Affirmative Action Maintains Voter Support in California

According to a new study, white, Latino, black and Asian-American voters in California are in support of affirmative action despite the continuing belief that the Asian population stands in opposition.

The survey asked 1,280 registered voters about their thoughts concerning affirmative action and its ability to help blacks, women, and other minority groups attain better jobs.

“From looking at the online petitions and other mobilizations, many observers have the sense that most Asian-Americans oppose affirmative action.  Opposition to affirmative action is still in the minority in Asian-American communities, and this holds true for not only the Asian-American community in general but also in the Chinese-American community, where we saw people who had the most issue (against SCA 5),” Karthick Ramakrishnan, survey director and UC Riverside professor, said.

Proposition 209, which put an end to affirmative action in public employment as well as in higher education, passed in 1996 with 55% of the vote.  State Constitutional Amendment 5 was introduced in 2012 in an effort to reinstate affirmative action in higher education.  Despite passing through the state senate earlier this year, the measure received a large quantity of backlash from Asian-American activists and was pulled before the Assembly could look over it.

However, results of the poll state otherwise.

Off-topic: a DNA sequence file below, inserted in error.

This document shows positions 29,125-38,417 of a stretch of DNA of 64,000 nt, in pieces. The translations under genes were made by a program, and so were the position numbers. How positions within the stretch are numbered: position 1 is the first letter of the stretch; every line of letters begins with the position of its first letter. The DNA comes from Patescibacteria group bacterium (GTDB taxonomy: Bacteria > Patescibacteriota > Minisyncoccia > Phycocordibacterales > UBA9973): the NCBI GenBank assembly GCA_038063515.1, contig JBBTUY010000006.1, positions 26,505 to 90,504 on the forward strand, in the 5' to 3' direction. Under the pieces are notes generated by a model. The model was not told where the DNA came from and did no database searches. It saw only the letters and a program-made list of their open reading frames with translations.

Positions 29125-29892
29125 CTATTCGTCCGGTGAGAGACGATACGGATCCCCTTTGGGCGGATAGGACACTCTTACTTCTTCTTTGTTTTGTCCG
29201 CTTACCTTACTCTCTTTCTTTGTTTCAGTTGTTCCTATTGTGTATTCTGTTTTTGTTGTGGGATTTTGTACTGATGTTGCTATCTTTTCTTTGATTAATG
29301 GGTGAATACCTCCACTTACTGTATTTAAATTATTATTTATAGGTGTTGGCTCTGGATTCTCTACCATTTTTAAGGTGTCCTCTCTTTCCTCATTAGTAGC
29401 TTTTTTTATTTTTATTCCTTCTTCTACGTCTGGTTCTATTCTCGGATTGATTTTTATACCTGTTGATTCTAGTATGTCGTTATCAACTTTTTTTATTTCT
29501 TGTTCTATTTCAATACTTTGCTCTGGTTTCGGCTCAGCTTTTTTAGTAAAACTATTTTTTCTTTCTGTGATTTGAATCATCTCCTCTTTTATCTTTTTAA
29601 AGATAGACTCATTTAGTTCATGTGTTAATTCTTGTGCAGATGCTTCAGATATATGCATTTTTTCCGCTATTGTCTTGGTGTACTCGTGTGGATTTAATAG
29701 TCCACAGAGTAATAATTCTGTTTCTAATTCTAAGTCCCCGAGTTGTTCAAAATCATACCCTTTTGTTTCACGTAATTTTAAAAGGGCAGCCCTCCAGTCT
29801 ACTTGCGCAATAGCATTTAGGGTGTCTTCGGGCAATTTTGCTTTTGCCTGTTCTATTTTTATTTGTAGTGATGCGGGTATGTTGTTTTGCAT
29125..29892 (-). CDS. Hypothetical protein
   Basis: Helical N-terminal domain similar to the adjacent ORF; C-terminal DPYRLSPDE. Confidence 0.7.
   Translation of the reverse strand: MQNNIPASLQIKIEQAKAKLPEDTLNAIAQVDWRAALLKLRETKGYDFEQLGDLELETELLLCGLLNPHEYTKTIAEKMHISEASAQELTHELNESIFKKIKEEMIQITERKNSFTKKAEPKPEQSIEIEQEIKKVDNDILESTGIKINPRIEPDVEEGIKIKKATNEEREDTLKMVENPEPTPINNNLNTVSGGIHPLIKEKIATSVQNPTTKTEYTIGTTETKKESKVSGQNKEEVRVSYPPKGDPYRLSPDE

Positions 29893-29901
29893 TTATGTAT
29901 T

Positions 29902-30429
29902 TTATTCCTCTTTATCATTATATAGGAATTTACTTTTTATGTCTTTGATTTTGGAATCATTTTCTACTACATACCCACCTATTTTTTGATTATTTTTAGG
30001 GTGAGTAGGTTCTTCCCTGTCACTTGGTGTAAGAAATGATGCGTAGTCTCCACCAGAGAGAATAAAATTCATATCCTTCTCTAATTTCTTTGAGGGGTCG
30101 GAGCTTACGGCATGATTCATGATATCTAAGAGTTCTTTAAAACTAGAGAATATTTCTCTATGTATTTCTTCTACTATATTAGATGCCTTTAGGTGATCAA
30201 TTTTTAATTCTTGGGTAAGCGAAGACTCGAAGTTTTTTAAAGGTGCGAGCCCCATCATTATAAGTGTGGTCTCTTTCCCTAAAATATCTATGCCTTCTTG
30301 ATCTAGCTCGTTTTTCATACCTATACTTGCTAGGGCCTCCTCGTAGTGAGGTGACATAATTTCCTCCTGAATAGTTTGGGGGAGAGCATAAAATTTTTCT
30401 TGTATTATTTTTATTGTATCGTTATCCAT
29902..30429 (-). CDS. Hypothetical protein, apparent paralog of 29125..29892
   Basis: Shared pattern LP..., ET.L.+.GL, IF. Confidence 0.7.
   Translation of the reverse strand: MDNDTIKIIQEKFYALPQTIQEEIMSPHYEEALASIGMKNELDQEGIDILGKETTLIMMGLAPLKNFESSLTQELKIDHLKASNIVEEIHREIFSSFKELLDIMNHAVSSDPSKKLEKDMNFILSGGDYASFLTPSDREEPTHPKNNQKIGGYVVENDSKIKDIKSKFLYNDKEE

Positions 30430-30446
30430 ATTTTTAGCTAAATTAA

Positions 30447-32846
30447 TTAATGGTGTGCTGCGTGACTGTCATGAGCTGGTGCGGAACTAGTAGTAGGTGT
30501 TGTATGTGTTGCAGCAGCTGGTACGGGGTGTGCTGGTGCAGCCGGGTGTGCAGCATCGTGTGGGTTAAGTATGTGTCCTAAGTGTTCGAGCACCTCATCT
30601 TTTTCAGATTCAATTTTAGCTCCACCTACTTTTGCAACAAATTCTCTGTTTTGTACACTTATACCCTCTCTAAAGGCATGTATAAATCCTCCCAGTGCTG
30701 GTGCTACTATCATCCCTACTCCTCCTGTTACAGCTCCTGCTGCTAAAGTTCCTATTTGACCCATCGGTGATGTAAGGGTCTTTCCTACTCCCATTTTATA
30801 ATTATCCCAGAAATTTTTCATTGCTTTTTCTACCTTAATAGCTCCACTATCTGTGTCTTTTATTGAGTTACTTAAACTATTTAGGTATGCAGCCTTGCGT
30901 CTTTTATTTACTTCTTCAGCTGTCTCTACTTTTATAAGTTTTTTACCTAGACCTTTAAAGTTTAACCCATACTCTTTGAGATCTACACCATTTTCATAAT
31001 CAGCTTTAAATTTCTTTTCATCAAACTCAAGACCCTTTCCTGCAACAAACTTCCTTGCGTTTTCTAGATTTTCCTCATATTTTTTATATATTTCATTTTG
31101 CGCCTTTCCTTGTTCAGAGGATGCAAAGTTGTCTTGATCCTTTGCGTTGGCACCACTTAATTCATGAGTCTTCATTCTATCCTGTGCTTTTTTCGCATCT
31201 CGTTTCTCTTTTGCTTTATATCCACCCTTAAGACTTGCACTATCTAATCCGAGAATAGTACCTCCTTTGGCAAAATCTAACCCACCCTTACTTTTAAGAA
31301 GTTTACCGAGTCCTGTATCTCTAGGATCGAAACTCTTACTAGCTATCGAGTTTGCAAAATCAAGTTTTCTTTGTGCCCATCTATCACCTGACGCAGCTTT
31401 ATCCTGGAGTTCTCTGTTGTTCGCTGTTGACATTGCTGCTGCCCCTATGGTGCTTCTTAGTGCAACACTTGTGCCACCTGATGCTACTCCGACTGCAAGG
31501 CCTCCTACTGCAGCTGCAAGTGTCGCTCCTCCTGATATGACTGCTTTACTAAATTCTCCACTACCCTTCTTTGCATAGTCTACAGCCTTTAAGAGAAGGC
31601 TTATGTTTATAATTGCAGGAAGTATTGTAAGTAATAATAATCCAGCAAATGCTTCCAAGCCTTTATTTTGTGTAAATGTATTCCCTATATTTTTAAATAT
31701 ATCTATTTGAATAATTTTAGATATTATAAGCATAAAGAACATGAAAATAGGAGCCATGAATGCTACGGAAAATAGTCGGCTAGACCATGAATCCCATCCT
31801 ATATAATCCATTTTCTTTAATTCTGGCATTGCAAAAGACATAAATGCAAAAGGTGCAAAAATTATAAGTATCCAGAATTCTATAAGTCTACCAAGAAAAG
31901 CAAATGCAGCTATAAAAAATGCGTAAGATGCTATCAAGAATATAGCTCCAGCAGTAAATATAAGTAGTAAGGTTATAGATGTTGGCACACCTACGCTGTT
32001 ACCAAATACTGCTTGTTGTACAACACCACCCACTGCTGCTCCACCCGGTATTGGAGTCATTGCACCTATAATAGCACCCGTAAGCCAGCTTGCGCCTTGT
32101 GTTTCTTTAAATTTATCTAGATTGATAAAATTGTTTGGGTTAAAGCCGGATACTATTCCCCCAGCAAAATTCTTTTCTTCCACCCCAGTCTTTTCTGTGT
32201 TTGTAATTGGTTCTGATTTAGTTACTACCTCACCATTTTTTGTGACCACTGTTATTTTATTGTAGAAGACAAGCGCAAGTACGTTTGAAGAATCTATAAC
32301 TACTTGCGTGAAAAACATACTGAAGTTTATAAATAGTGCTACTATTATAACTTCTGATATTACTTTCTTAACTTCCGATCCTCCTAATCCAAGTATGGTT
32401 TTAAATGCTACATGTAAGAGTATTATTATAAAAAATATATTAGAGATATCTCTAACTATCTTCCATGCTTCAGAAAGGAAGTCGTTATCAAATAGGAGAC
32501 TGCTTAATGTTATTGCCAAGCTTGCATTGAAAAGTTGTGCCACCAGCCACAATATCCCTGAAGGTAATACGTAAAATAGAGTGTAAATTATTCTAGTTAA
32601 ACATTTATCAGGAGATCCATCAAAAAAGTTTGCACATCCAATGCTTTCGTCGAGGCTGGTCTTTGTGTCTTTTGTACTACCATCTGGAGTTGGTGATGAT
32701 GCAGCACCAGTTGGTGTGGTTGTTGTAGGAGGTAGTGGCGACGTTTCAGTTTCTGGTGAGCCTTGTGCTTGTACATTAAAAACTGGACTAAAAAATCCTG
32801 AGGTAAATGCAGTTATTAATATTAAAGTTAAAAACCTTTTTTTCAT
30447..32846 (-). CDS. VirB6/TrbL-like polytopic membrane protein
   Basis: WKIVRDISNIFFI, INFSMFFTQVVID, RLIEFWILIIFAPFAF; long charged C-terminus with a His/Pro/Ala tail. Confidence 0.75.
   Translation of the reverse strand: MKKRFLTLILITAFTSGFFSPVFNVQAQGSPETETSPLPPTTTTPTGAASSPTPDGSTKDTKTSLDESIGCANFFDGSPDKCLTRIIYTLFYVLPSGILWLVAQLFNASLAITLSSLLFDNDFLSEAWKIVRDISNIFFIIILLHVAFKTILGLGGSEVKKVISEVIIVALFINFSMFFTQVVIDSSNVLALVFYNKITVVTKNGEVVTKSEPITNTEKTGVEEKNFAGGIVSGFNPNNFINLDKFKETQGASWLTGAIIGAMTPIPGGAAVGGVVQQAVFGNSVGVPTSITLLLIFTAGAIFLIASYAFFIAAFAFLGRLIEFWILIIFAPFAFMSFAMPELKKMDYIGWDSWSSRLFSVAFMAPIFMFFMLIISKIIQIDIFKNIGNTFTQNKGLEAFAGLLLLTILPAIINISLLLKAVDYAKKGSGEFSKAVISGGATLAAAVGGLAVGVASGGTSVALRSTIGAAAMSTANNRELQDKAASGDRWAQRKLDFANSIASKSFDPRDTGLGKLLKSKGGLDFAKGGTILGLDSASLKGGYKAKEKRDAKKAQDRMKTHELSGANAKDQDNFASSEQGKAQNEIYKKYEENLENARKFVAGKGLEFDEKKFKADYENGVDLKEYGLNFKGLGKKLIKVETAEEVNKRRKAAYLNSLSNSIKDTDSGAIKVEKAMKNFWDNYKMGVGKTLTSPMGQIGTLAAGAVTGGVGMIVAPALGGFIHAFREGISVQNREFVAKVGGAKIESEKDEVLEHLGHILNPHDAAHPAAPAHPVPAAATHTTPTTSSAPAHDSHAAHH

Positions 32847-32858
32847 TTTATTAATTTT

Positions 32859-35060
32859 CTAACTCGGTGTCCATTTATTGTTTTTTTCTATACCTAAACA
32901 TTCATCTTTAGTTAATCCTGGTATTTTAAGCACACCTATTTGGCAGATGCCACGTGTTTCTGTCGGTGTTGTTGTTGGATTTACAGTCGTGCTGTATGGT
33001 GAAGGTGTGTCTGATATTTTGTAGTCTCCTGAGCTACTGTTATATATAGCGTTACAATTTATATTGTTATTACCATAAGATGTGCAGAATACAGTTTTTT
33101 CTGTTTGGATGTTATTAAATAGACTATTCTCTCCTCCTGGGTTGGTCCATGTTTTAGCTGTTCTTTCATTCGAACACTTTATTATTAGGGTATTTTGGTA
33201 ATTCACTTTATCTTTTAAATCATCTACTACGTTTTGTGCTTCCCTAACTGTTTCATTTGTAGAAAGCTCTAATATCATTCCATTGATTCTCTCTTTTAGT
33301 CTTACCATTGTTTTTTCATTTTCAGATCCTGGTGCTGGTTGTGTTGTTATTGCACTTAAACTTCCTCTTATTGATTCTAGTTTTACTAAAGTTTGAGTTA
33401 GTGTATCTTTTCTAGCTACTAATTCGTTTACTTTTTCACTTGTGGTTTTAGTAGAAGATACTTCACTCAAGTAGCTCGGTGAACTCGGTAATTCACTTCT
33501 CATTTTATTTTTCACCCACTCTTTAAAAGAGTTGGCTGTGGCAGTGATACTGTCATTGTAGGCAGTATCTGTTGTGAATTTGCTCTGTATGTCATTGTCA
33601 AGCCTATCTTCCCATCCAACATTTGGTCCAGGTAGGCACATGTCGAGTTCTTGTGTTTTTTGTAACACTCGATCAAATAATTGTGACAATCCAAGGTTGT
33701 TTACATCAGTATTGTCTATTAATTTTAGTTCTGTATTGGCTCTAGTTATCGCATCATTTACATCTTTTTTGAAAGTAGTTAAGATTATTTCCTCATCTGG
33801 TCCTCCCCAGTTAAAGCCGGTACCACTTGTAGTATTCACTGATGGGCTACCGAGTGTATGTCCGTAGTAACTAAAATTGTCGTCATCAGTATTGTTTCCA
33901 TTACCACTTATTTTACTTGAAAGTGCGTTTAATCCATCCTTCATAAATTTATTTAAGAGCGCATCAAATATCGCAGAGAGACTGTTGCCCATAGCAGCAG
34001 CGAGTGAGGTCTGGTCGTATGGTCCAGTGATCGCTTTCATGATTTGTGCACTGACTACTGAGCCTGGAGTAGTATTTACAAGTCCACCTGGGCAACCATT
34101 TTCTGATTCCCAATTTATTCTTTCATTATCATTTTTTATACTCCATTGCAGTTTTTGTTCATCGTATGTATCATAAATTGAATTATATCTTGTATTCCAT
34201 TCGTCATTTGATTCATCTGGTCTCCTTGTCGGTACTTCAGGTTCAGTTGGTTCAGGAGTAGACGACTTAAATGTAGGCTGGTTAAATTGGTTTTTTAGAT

Of the groups to participate in the study, the overall feeling was that preferential treatment should be given to women and minority groups, with 83% of black participants agreeing, 81% of Latinos, 69% of Asians, and 57% of whites.

Among Asian participants, 60% of Chinese respondents agreed with affirmative action.

S.B. Woo, president of the Asian political action committee 80-20, has said that although Ramakrishnan is wrong in his interpretation of the results, the actual survey was conducted correctly.

“Race-conscious college admission turned out to hurt rather than help Asian-Americans, blacks and Hispanics,” he said in an email. “Asian-American students had to give white college applicants 140 points in order to gain equal access to first-tier colleges. Black and Hispanic students were hurt by the academic mismatch phenomenon — needing to switch out of STEM or law majors. So the race-conscious admission is anti-affirmative.”

The results, say State Senator Ed Hernandez, show that what many people believe to be true, is.

“California voters broadly support equal opportunity programs that bring fairness back to employment, contracting and admissions policies,” he said in an email. “It appears to be a very vocal minority of Californians who oppose the idea of letting voters decide whether or not Prop 209 has hurt our state.”

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